A fine contribution to African American creative nonfiction for young readers.

SAVING THE DAY

GARRETT MORGAN'S LIFE-CHANGING INVENTION OF THE TRAFFIC SIGNAL

A brilliant man’s creation makes the world safer.

Born into a big African American farming family, Garrett Morgan always seems to be in the way, despite his desire to help. As a result, he spends much of his time alone, brainstorming problem-solving inventions. Recognizing his intellectual potential, his parents send him to the city to study with a tutor. Garrett applies himself academically and also learns to repair mechanical devices such as sewing machines. (He even invents the zigzag stitch.) After witnessing a crash between a car and a horse and its carriage and after a bicyclist runs him over, Garrett invents the traffic signal. Christie’s lively and highly textured illustrations in his signature style effectively capture the characters’ emotions and bring to life the time period. The poetic text appears on bright single-colored backgrounds, which contrast sharply with the busy illustrations of Morgan’s life. This book derives from an animated short created by the author’s Sweet Blackberry media company, intended to shine a light on stories of African American achievement. The story of Morgan’s accomplishments is entertaining and informative; the book closes with Morgan’s photo and one of his patents. Unfortunately, the book lacks a biographical timeline and other information about Morgan, so readers will need to look elsewhere to learn more about him.

A fine contribution to African American creative nonfiction for young readers. (author's note) (Picture book/biography. 4-8)

Pub Date: Dec. 7, 2021

ISBN: 978-0-316-45726-2

Page Count: 48

Publisher: Little, Brown

Review Posted Online: Oct. 13, 2021

Kirkus Reviews Issue: Nov. 1, 2021

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A picture book more than worthy of sharing the shelf with Alan Schroeder and Jerry Pinkney’s Minty (1996) and Carole Boston...

BEFORE SHE WAS HARRIET

A memorable, lyrical reverse-chronological walk through the life of an American icon.

In free verse, Cline-Ransome narrates the life of Harriet Tubman, starting and ending with a train ride Tubman takes as an old woman. “But before wrinkles formed / and her eyes failed,” Tubman could walk tirelessly under a starlit sky. Cline-Ransome then describes the array of roles Tubman played throughout her life, including suffragist, abolitionist, Union spy, and conductor on the Underground Railroad. By framing the story around a literal train ride, the Ransomes juxtapose the privilege of traveling by rail against Harriet’s earlier modes of travel, when she repeatedly ran for her life. Racism still abounds, however, for she rides in a segregated train. While the text introduces readers to the details of Tubman’s life, Ransome’s use of watercolor—such a striking departure from his oil illustrations in many of his other picture books—reveals Tubman’s humanity, determination, drive, and hope. Ransome’s lavishly detailed and expansive double-page spreads situate young readers in each time and place as the text takes them further into the past.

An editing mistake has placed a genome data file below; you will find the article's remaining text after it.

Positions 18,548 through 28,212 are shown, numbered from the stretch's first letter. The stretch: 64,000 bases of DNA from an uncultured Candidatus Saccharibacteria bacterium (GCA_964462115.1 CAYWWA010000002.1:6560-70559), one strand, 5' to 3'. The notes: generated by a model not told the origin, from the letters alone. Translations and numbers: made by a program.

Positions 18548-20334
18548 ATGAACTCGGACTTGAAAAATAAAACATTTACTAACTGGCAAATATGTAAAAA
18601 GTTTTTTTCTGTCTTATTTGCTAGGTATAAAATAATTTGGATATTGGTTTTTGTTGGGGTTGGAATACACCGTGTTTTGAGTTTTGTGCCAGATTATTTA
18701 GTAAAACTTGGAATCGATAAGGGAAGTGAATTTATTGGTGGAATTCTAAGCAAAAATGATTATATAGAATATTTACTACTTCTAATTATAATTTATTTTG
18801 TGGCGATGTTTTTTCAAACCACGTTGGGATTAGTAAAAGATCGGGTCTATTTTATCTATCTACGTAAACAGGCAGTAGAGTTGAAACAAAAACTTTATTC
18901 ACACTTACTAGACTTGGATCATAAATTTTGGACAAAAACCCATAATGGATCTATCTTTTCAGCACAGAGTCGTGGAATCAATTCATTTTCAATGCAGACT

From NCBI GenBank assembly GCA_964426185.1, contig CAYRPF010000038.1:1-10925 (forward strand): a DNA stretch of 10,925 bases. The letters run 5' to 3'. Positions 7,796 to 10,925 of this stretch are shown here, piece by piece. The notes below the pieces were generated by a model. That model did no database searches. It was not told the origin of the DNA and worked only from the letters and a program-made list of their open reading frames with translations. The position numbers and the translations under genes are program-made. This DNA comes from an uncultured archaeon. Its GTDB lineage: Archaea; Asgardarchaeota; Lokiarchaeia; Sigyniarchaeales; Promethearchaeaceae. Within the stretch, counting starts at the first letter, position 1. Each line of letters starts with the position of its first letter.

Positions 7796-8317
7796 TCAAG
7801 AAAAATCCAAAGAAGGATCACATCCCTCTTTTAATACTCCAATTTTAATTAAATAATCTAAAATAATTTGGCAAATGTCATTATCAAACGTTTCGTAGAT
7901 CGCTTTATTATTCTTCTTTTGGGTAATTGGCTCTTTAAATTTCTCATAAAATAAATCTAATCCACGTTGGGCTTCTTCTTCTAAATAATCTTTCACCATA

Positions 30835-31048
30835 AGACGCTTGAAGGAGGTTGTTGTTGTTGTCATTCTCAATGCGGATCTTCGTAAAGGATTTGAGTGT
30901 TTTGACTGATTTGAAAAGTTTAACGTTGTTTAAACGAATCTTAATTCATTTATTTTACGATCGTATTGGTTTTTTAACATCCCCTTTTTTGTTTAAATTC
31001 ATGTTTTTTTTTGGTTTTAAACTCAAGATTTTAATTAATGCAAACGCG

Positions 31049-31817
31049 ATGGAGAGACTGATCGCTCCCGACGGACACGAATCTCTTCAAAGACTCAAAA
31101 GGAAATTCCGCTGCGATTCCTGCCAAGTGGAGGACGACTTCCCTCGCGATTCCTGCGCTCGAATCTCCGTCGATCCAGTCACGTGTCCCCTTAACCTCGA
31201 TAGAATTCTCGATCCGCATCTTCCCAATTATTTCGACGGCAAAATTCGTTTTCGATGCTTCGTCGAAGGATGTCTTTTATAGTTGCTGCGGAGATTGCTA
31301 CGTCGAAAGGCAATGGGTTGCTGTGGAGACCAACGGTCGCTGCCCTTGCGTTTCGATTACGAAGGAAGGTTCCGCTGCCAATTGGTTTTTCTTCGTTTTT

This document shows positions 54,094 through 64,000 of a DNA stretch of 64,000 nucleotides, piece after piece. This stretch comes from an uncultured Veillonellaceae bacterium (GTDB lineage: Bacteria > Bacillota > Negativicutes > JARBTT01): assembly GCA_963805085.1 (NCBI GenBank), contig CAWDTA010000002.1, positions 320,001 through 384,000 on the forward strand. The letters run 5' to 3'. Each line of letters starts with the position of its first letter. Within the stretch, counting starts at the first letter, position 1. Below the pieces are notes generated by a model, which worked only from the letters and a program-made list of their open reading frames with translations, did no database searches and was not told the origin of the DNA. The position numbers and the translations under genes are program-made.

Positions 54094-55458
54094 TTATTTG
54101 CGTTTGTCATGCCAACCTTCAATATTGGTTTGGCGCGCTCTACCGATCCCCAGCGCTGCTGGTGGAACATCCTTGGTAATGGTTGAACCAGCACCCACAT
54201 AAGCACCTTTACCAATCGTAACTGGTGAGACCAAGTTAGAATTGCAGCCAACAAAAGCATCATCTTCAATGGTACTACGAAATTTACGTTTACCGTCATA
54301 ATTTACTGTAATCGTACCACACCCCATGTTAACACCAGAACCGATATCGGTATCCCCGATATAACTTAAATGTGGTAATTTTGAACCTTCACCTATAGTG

A picture book more than worthy of sharing the shelf with Alan Schroeder and Jerry Pinkney’s Minty (1996) and Carole Boston Weatherford and Kadir Nelson’s Moses (2006). (Picture book/biography. 5-8)

Pub Date: Nov. 7, 2017

ISBN: 978-0-8234-2047-6

Page Count: 32

Publisher: Holiday House

Review Posted Online: Aug. 7, 2017

Kirkus Reviews Issue: Aug. 15, 2017

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Self-serving to be sure but also chock-full of worthy values and sentiments.

SUPERHEROES ARE EVERYWHERE

The junior senator from California introduces family and friends as everyday superheroes.

The endpapers are covered with cascades of, mostly, early childhood snapshots (“This is me contemplating the future”—caregivers of toddlers will recognize that abstracted look). In between, Harris introduces heroes in her life who have shaped her character: her mom and dad, whose superpowers were, respectively, to make her feel special and brave; an older neighbor known for her kindness; grandparents in India and Jamaica who “[stood] up for what’s right” (albeit in unspecified ways); other relatives and a teacher who opened her awareness to a wider world; and finally iconic figures such as Thurgood Marshall and Constance Baker Motley who “protected people by using the power of words and ideas” and whose examples inspired her to become a lawyer. “Heroes are…YOU!” she concludes, closing with a bulleted Hero Code and a timeline of her legal and political career that ends with her 2017 swearing-in as senator. In group scenes, some of the figures in the bright, simplistic digital illustrations have Asian features, some are in wheelchairs, nearly all are people of color. Almost all are smiling or grinning. Roe provides everyone identified as a role model with a cape and poses the author, who is seen at different ages wearing an identifying heart pin or decoration, next to each.

Self-serving to be sure but also chock-full of worthy values and sentiments. (Picture book/memoir. 5-8)

Pub Date: Jan. 8, 2019

ISBN: 978-1-984837-49-3

Page Count: 40

Publisher: Philomel

Review Posted Online: Jan. 8, 2019

Kirkus Reviews Issue: Feb. 1, 2019

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